Arsenical dyes were also a popular addition to artificial flowers and leaves, which meant they were frequently pinned to clothes or fastened on heads. In the 1860s, a report commissioned by the Ladies’ Sanitary Association found that the average headdress contained enough arsenic to poison 20 people. The British Medical Journal wrote of the green-clad Victorian woman: “She actually carries in her skirts poison enough to slay the whole of the admirers she may meet with in half a dozen ball-rooms.” Despite repeated warnings in the press, and from doctors and scientists, the Victorians seemed in love with emerald green arsenic dyes; ironically, they acted like a reminder of the nature then swiftly being lost to industrialization, David says.

2. Pestilential Fabrics

Soldiers of the Victorian era (and earlier) were plagued by lice and other body parasites that carried deadly diseases such as typhus and trench fever. But soldiers weren’t the only victims of disease carried via fabric—even the wealthy sometimes wore clothing that was made or cleaned by the sick in sweatshops or tenements, and which spread disease as a result. According to David, the daughter of Victorian Prime Minister Sir Robert Peel died after her riding habit, given to her by her father as a gift, was finished in the house of a poor seamstress who had used it to cover her sick husband as he lay shivering with typhus-induced chills. Peel’s daughter contracted typhus after wearing the garment, and died on the eve of her wedding.

Women also worried about their skirts sweeping through the muck and excrement of city streets, where bacteria was rife, and some wore special skirt-fasteners to keep them up from the gunk. The poor, who often wore secondhand clothes, suffered from smallpox and other diseases spread by fabric that was recycled without being properly washed.

3. Flowing Skirts

Giant, ruffled, crinoline-supported skirts may have been fine for ladies of leisure, but they weren’t a great combination with industrial machinery. According to David, one mill in Lancashire posted a sign in 1860 forbidding the “present ugly fashion of HOOPS, or CRINOLINE, as it is called” as being “quite unfitted for the work of our Factories.” The warning was a wise one: In at least one printing office, a girl was caught by her crinoline and dragged under the mechanical printing press. The girl was reportedly “very slim” and escaped unharmed, but the foreman banned the skirts anyway. Long, large, or draped skirts were also an unfortunate combination with carriages and animals.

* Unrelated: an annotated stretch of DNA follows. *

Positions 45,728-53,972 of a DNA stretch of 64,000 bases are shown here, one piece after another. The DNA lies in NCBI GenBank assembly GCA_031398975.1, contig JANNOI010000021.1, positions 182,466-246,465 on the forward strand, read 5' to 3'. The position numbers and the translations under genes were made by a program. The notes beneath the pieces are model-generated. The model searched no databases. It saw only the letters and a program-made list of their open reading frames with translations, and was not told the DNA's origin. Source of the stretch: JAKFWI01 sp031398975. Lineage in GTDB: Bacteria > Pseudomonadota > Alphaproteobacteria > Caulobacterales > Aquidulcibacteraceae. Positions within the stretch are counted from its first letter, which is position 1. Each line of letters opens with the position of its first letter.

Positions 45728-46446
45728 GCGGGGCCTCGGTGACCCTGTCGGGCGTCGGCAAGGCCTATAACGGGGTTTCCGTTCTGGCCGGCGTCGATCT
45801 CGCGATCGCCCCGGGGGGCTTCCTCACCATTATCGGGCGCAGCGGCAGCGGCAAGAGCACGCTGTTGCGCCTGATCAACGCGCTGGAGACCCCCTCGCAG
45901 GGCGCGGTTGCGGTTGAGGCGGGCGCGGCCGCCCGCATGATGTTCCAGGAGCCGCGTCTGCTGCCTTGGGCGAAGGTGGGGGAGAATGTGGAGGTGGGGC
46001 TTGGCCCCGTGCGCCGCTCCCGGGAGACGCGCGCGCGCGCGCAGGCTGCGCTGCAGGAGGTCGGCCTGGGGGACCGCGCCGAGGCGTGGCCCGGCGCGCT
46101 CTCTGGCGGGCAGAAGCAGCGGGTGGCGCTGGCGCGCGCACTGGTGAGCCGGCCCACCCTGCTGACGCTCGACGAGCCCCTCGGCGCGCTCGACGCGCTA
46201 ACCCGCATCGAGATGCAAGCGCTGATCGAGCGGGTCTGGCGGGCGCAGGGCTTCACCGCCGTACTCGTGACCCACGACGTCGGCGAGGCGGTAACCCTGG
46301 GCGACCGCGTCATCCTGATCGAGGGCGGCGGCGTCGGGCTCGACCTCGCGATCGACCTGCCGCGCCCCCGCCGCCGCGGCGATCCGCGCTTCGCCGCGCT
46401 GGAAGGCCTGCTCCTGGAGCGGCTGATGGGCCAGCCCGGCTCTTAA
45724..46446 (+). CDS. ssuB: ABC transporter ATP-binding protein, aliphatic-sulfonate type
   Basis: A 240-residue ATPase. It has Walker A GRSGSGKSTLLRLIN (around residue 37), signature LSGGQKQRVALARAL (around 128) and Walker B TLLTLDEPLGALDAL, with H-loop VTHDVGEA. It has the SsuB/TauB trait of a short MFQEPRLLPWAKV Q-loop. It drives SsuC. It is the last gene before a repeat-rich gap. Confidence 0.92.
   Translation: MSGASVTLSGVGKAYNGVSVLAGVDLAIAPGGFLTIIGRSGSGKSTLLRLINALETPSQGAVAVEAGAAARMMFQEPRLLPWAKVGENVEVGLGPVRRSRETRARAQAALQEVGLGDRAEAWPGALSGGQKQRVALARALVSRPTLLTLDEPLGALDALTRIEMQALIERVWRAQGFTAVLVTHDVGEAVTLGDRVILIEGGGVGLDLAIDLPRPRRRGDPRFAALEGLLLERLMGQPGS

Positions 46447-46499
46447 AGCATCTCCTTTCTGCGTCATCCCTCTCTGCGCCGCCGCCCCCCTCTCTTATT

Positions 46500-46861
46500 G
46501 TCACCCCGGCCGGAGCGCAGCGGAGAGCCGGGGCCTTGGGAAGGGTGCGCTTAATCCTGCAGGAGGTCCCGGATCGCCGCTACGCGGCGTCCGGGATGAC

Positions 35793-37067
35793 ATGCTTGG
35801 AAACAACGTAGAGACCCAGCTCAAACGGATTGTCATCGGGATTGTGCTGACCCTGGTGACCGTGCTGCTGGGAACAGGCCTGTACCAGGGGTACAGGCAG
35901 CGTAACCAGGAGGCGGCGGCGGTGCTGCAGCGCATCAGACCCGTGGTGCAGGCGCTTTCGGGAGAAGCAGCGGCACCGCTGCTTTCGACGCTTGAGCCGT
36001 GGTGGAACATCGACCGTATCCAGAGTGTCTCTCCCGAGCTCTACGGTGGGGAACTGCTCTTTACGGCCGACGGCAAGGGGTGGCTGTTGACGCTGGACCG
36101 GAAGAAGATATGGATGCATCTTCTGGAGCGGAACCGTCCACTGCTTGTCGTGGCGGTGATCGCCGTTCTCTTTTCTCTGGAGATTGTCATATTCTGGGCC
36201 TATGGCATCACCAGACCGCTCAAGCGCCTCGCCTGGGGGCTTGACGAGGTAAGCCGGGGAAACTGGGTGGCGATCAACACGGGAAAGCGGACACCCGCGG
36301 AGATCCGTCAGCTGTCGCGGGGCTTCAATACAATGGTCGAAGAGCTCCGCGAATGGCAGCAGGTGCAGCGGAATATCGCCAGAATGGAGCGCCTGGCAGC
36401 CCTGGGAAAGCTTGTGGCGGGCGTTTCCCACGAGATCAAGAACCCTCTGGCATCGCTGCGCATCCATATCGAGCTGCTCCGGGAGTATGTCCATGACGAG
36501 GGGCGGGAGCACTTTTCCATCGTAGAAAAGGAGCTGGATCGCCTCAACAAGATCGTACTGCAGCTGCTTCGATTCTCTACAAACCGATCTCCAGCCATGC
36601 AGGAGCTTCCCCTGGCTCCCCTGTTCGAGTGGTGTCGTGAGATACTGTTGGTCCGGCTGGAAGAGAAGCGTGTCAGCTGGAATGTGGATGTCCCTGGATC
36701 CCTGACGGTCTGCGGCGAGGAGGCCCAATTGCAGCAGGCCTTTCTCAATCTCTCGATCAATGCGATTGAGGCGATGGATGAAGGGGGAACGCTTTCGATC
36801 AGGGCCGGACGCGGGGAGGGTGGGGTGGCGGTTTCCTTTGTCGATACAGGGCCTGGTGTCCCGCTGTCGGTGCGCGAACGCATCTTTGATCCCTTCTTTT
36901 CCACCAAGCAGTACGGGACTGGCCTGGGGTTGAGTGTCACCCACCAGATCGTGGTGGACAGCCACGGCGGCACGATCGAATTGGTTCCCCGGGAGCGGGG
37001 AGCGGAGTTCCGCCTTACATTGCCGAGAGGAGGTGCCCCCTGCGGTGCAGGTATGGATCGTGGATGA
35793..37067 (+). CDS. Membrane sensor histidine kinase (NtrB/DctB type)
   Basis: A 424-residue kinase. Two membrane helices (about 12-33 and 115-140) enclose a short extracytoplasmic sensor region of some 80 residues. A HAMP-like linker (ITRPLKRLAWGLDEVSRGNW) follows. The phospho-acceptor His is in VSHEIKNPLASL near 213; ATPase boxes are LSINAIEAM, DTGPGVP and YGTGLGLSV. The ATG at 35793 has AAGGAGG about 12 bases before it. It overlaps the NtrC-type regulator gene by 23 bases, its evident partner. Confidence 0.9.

4. Flammable Fabrics

A woman with her crinoline on fire
Bloomsbury Visual Arts

The flowing white cotton so popular in the late 18th and 19th centuries had dangers to both maker and wearer: It was produced with often-brutal slave labor on plantations, and it was also more flammable than the heavy silks and wool favored by the wealthy in the previous centuries. One type of cotton lace was particularly problematic: In 1809 John Heathcoat patented a machine that made the first machine-woven silk and cotton pillow “lace” or bobbinet, now better known as tulle, which could catch fire in an instant. The tulle was frequently layered, to add volume and compensate for its sheerness, and stiffened with highly combustible starch. Ballerinas were particularly at risk: British ballerina Clara Webster died in 1844 when her dress caught fire at London’s Drury Lane theatre after her skirt came too close to sunken lights onstage.

But performers weren’t the only ones in peril: Even the average woman wearing the then-popular voluminous crinolines was at risk of setting herself ablaze. And the “flannelette” (plain cotton brushed to create a nap and resemble wool flannel) so popular for nightshirts and undergarments was particularly combustible if hit with a stray spark or the flame of a household candle. So many children burned in household accidents that one company came out with a specially treated flannelette called Non-Flam, advertised as being “strong’y recommended by Coroners.”

5. Arsenic-Ridden Taxidermy

Dead birds were a popular addition to ladies’ hats in the 19th century. According to David, “fashions in millinery killed millions of small songbirds and introduced dangers that may still make some historic women’s hats harmful to humans today.”